Public Release: 

2008 International Science and Engineering Visualization Challenge winners announced

Winning entries will appear in the Sep. 26, 2008, issue of the journal Science

American Association for the Advancement of Science

Seeing the world of science through a photographer's lens or through other forms of media can dazzle the creative mind. In the winning entries of the 2008 International Science and Engineering Visualization Challenge, sponsored jointly by the journal Science, which is published by AAAS, the nonprofit international science society, and the National Science Foundation (NSF), breathtaking photographs and graphics often reveal intricate details of our world--the three-dimensional path made by a rapidly spinning string cutting through space and the unique anatomy of the half-meter-long Loligo pealei squid whose tiny suckers are 400-micrometers in diameter.

"I wanted to reveal the tiny world we trample through, creating scenes that at first glance parallel to our macroscopic world, until you look a little closer," said Colleen Champ, a first-place winner with Dennis Kunkel in the Informational Graphics category. "The 'Mad Hatter's Tea' is one scene from many, depicting a quote from the fanciful mind of Lewis Carroll," she added. This scene will be featured on the cover of the 26 September issue of the journal Science.

Kunkel said he appreciates that with artistic license, science and art can be combined in an exciting way. "Science and NSF instituted this international competition to reward scientists for using visualization techniques to demonstrate the beauty and wonder of science," said Monica M. Bradford, executive editor of the journal Science. "We appreciate their results and encourage others to participate."

Currently in its sixth year, the international competition honors artists who use visual media to promote our understanding of scientific research. The criteria for judging the entries included visual impact, effective communications, freshness, and originality.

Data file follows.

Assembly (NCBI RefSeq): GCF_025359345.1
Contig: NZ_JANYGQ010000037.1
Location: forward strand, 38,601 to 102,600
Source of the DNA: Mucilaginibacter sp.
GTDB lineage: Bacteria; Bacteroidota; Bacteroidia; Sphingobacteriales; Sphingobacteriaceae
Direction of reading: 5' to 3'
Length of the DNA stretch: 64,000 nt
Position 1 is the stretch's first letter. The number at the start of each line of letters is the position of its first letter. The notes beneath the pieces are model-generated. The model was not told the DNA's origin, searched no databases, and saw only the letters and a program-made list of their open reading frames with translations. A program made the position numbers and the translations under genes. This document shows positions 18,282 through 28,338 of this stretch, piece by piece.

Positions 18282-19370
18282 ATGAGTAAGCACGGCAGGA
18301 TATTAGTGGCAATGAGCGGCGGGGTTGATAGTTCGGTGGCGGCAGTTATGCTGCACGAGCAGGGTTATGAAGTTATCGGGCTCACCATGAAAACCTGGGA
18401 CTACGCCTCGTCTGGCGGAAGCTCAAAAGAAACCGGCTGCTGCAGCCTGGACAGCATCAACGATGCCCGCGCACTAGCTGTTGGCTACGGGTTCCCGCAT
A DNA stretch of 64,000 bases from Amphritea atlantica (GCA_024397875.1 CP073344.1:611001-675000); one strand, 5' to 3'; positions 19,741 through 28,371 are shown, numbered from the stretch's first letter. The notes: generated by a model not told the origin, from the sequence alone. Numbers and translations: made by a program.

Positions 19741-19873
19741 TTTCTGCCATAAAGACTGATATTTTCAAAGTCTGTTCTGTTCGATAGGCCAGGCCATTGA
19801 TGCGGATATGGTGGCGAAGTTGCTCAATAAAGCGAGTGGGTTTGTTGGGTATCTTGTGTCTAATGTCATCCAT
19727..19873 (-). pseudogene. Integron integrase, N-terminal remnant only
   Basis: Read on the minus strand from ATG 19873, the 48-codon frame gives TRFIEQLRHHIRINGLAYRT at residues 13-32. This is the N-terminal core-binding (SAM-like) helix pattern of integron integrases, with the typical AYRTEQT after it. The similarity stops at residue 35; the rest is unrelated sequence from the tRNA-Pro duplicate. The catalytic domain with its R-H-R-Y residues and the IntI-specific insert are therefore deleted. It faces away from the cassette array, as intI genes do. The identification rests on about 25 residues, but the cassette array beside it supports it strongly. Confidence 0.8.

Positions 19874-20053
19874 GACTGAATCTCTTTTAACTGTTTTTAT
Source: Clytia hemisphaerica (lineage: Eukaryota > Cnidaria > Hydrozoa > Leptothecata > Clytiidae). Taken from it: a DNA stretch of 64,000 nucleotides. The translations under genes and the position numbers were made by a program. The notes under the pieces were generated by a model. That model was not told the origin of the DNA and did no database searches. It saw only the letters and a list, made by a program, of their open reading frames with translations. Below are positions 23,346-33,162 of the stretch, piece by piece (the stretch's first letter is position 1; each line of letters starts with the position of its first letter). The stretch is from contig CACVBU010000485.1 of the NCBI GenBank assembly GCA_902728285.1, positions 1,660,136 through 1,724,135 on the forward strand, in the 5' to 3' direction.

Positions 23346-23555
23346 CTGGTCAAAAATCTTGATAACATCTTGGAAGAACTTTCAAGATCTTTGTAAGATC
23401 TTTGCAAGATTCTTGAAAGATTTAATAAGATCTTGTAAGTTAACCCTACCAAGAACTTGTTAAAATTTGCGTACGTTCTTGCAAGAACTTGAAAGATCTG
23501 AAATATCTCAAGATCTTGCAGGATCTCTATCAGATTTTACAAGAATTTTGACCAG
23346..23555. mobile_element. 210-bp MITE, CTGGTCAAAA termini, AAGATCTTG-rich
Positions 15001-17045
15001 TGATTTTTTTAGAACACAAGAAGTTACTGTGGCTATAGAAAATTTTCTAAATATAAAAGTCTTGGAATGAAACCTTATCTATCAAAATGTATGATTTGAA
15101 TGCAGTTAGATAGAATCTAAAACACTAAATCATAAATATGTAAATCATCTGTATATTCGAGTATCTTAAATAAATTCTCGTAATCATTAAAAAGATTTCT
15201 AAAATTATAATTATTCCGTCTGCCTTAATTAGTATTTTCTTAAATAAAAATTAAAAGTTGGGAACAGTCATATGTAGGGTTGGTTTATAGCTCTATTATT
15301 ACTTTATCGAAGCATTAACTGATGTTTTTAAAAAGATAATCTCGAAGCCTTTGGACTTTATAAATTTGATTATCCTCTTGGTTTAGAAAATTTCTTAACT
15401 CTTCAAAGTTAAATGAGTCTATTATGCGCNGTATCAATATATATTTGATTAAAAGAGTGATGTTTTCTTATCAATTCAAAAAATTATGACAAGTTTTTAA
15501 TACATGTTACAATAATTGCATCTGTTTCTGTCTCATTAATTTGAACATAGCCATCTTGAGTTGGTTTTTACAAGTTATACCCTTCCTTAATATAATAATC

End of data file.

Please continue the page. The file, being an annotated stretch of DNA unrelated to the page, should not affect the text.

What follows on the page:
The winning entries communicate information about the creation of spontaneous buckling of a poly(ethylene glycol) layer resembling wrinkles that appear on flowers' petals and leaves' edges; the 3D rendering, at nanometer resolution, of a melanoma cell through ion abrasion electron microscopy; the display of microbial biofilm from a stream, explaining its role within the stream's micro-ecosystem; and, more. The 26 September 2008 issue of Science will feature the winning entries, which will also be freely available at and the NSF's website at

The 2008 winning entries are included in the following five categories:

First Place:
Mario De Stefano, The 2nd University of Naples The Glass Forest

Honorable Mentions (tie):
Andrew Davidhazy, Rochester Institute of Technology String Vibrations

Jessica D. Schiffman and Caroline L. Schauer; Drexel University Squid Suckers: The Little Monsters That Feed the Beast

Ye Jin Eun and Douglas B. Weibel; University of Wisconsin-Madison Polymazing

First Place:
Linda Nye and the Exploratorium Visualization Laboratory; The Exploratorium Zoom Into the Human Bloodstream

Honorable Mentions (tie):
Chris Harrison, Carnegie Mellon University; Christoph Römhild, North Elbian Evangelical Lutheran Church Visualizing the Bible

Donald Bliss and Sriram Subramaniam; National Library of Medicine, NIH 3D Imaging of Mammalian Cells with Ion-Abrasion Scanning Electron Microscopy

First Place:
Colleen Champ and Dennis Kunkel; Concise Image Studios "Mad Hatter's Tea" from Alice's Adventures in a Microscopic Wonderland

Honorable Mention:
Andrew Dopheide and Gillian Lewis; University of Auckland Stream Micro-Ecology: Life in a Biofilm

First Place:
Jeremy Friedberg and Tommy Sors; Spongelab Interactive Genomics Digital Lab: Plant Cells

Honorable Mention:
Janet Iwasa; Massachusetts General Hospital Exploring Life's Origins

Honorable Mentions (tie):
Travis Vermilye and Kenneth Eward A Window Into Life

Mirjam Kaplow and Katharina Strohmeier; Fraunhofer FIRST
Smarter than the Worm

Etsuko Uno and Drew Berry; The Walter and Eliza Hall Institute of Medical Research
Fighting Infection by Clonal Selection


Further information about the 2008 International Science and Engineering Visualization Challenge is available at Please contact Susan Mason at +1-703-292-7748 (phone) or (email).

Reporters may request copies of the Science feature, which describes the winning entries, from the AAAS Office of Public Programs' Science Press Package team at +1-202-326-6440 (phone) +1-202-789-0455 (fax) or (email).

The American Association for the Advancement of Science (AAAS) is the world's largest general scientific society, and publisher of the journal Science ( AAAS was founded in 1848, and serves 262 affiliated societies and academies of science, reaching 10 million individuals. Science has the largest paid circulation of any peer-reviewed general science journal in the world, with an estimated total readership of 1 million. The nonprofit AAAS ( is open to all and fulfills its mission to "advance science and serve society" through initiatives in science policy; international programs; science education; and more. For the latest research news, log onto EurekAlert!,, the premier science-news Web site, a service of AAAS.

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